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Middlebury Community House's Lynne Boie with students Eric Haas and Danny Zhang.

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Students Lend Expertise to Help Preserve a Piece of Town History

August 27, 2014

MIDDLEBURY, Vt. -- Two Middlebury art history majors put their museum skills to work for the community this summer in a historic preservation project at the Middlebury Community House. Eric Haas ’15 and Danny Zhang ’15 (who has a joint major with political science) were both working as interns at the College's art museum when they were asked to conduct an inventory of objects at the historically significant building.

Built in 1816, the Community House has served as a hub for social and educational gatherings since it was donated to the people of Middlebury in 1932. Even a quick walk-through of the Federal-style house brings visitors face-to-face with portraits bearing names familiar to every Middlebury student, such as Battell, Stewart, Seymour, and Swift.

Now, the building is in the midst of a major transition to a community music center, a use that Lynne Boie, of Partners for the Middlebury Community House, said the Swift family would approve. "Mrs. Swift loved music — studied piano at the Paris Conservatory — and her family was just so happy at this idea," said Boie.

Boie also realized that it was time for a detailed inventory of everything in the house. "We said, 'Before everything changes dramatically here, let's take a look at our history and record it.'"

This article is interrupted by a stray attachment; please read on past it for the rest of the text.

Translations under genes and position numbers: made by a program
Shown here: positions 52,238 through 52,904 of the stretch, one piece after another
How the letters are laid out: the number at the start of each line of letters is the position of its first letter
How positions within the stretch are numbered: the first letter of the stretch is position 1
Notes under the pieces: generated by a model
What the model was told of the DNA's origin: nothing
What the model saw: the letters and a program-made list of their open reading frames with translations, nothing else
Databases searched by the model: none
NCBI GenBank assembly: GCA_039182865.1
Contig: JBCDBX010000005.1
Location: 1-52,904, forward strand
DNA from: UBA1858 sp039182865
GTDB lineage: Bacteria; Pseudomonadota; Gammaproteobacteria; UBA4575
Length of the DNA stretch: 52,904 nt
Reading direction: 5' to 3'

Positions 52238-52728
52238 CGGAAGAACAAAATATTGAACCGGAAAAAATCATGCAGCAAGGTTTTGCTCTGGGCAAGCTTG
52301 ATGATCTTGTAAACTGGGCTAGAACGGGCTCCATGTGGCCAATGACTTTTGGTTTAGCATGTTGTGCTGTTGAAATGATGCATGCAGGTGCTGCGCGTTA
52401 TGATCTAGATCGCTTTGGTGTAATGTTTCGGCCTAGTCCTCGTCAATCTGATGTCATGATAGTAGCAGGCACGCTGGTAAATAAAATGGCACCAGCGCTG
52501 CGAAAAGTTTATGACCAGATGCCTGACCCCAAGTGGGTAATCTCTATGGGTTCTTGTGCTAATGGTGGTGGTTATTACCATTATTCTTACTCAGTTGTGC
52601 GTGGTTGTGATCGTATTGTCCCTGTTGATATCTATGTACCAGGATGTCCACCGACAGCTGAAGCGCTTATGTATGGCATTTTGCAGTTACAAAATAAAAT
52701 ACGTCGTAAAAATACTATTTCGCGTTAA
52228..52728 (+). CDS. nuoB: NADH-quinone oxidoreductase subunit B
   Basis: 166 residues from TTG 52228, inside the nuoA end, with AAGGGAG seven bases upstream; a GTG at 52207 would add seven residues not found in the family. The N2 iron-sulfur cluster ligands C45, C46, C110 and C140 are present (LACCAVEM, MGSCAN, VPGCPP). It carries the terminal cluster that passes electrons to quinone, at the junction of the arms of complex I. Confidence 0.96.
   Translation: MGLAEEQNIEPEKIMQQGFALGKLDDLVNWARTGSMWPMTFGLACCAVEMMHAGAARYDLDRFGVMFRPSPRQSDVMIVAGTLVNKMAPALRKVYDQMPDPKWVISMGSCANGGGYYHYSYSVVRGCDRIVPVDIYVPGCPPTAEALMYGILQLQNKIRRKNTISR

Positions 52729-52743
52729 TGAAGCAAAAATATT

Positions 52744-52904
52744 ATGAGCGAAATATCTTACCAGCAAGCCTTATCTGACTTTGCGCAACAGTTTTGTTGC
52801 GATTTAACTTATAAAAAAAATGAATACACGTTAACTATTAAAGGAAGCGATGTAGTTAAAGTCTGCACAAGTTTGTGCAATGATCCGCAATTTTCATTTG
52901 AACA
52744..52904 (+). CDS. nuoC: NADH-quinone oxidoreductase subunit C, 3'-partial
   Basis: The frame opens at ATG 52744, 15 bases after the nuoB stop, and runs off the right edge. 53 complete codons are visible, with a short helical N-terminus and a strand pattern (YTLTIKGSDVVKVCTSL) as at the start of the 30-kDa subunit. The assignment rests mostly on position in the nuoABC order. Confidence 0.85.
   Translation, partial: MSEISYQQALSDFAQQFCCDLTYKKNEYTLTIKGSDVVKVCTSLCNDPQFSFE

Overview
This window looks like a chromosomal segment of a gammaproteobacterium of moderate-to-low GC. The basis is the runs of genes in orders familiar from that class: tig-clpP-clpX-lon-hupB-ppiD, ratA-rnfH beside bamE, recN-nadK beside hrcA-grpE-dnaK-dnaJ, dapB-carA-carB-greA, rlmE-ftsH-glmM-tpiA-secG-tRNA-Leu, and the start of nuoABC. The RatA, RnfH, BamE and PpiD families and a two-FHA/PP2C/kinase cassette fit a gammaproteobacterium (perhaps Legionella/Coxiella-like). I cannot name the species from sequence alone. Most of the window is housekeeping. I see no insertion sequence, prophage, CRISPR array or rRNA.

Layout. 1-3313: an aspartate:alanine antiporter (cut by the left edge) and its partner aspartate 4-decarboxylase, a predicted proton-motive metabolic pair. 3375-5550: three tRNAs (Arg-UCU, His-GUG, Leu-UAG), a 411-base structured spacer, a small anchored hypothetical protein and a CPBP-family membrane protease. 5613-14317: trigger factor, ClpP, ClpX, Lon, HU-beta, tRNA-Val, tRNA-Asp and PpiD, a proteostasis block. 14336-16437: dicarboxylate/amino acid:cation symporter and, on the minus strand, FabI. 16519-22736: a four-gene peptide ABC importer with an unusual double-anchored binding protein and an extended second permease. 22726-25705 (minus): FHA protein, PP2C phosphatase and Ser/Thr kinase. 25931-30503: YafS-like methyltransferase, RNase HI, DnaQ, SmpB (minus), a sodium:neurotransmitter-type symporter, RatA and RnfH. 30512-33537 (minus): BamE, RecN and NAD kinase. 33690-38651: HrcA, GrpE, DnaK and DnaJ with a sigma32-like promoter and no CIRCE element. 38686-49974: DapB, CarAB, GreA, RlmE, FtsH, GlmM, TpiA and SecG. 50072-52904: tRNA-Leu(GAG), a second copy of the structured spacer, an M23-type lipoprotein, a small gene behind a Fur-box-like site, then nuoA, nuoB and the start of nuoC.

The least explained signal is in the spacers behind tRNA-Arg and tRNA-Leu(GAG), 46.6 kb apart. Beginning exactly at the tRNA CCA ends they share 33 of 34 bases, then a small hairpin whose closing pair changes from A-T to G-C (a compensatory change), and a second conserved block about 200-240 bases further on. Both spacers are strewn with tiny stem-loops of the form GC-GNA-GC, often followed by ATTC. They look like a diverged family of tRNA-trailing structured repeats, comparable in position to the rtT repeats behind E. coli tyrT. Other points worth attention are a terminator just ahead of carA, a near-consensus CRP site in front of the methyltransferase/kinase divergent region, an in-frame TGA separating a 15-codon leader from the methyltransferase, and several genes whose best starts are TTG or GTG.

Working independently, Zhang and Haas numbered, measured, and photographed 80 objects, providing a short description for each. Room by room, they looked at clocks, mirrors, paintings, desks, andirons, lamps, and much more, generating a list of the historic items. The final result was a user-friendly electronic chart that can easily be updated by Community House volunteers as the inventory changes over the years.

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The Middlebury Community House on Main Street.

"Getting up close to a piece, you can see how it's been used in the past, especially if you're seeing damage or marks," said Haas. The stories associated with the pieces — a clock that was a wedding gift, for example — help bring to life the history of the people who lived in the house, he said.

Sharing their museum skills with the broader community is an experience students cherish, said Meg Wallace, registrar for the College Museum, who oversaw the project. "It reinforces their collections-care lessons from working in the museum, but it also gives them a glimpse into the history of this beautiful little town where they are spending the better part of four years of their lives."

 

By Stephen Diehl; Photos by Paul Dahm